It is typically unusual for an educator in their ear­ly years of teaching to be awarded a school district’s top teacher award.


But administrators at Springer Public Schools looked past the number of years in the classroom and zoned in on dedication to students when the district named science teacher Lucy Knight the 2013-14 Teacher of the Year, says Russell No­land, high school principal.


“She is an extraordinary hard worker,” Noland said of Knight, who just completed her second year in the class­room. “She is the first to get here in the morning and the last one to leave. She is very dedicated to her job.


“She works hard to be­come a better teacher and goes above and beyond what is required.” Knight, who began her teaching career at Springer during the 2012-13 school year, teaches all the science courses for students in the middle and high school. It was during the end of the school year in early May that she was first told she was se­lected for the teacher of the year award. Superintendent Cynthia Hunter and Noland entered her classroom dur­ing a lesson to present her with the award.


Monday night, she was formally honored at the Springer Board of Educa­tion meeting.


Knight says teaching sci­ence at Springer was an "unique opportunity" when she was hired. The position requires being versed in a variety of science subjects.


"On a day-to-day basis, I will start with zoology first hour and then slip into biology second hour. Then third hour is chemistry and it just continues," Knight said. "I have to be able to change my teaching style each hour because seventh graders are very different from seniors in high school. I teach a different subject every hour and I never repeat a lesson." Knight says she enjoys teaching science because it allows her to introduce hands-on science activities. She believes in making lessons meaningful and fun to help students learn. During the school year, Knight gets creative when introducing lessons. She turns to teacher blogs and science teacher websites to find lab assignments that fit the curriculum she is teaching and take students beyond reading from a text book.


A favorite from this past year was called pumpkin CSI and took place before Halloween, Knight says.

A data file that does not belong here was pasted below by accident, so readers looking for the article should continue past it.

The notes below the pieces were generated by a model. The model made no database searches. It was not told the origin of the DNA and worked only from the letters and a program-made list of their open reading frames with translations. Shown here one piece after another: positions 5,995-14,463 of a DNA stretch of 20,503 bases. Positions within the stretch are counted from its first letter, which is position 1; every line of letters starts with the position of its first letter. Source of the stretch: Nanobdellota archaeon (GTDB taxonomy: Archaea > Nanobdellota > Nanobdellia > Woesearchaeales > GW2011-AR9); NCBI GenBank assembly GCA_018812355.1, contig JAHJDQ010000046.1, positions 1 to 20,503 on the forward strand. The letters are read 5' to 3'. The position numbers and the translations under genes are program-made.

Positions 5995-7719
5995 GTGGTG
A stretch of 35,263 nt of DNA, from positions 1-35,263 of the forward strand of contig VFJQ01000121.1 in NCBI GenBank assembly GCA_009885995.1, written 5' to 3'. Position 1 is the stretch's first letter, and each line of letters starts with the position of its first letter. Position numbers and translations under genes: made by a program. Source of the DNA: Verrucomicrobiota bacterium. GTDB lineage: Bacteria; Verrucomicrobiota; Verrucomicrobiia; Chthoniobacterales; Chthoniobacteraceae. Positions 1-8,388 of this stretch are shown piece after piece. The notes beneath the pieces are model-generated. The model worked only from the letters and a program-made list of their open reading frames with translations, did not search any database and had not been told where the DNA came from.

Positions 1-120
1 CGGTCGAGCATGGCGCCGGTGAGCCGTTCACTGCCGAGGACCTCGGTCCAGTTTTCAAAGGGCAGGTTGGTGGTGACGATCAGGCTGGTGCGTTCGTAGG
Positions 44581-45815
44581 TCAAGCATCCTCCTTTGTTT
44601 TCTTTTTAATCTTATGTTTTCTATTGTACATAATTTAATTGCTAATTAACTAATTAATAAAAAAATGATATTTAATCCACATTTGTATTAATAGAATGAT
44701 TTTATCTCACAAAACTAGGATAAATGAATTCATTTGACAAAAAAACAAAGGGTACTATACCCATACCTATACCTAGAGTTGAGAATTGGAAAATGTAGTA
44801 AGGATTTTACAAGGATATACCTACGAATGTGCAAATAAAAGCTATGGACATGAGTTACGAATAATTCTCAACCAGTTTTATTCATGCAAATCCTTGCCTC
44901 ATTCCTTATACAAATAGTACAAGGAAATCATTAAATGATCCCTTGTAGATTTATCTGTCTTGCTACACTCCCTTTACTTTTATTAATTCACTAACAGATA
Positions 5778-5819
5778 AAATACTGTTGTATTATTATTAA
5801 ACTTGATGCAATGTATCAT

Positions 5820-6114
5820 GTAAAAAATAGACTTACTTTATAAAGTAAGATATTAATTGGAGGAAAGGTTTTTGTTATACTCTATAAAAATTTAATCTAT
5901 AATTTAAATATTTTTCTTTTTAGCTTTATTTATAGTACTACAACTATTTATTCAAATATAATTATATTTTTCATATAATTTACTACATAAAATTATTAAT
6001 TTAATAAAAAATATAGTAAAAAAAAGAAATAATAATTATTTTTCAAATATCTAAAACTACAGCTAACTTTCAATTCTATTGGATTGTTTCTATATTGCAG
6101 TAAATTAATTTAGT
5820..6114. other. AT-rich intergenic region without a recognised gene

"It was where we created a pumpkin crime scene," remembers Knight. "I had some of my classes go outside and smash all the pumpkins. The seventh graders, eighth graders and freshman went out there and conducted an investigation to deter mine what weapon or tool smashed each pumpkin." Knight says she is not afraid to reach out to other teachers, across southern Oklahoma and the state, to find out about different and successful ways to teach a lesson.


Noland adds Knight is a teacher known for writing grants to help fund science experiments or purchase materials for her classroom.


"She is always looking for ways to raise the bar as far as the expectations of her students goes," Noland said.


Knight says she enjoys working at Springer because of the supportive administration and the district's commitment to academics. She also appreciates the unique opportunity given to teachers at the school district which is home to just over 200 students enrolled in kindergarten through 12th grade.


"I really like that unique opportunity to teach seventh grade through seniors," Knight said. "I really don't think there is any other district around here where a teacher can say they taught a seventh grader and stay with that student until they graduated." Knight says she may only be entering her third year of teaching this August, but she already has tips for those entering the field.


"It all starts with the relationships that you build." Knight says. "You have to have a solid correlation with your students. If they are bought in, then they will go above and beyond."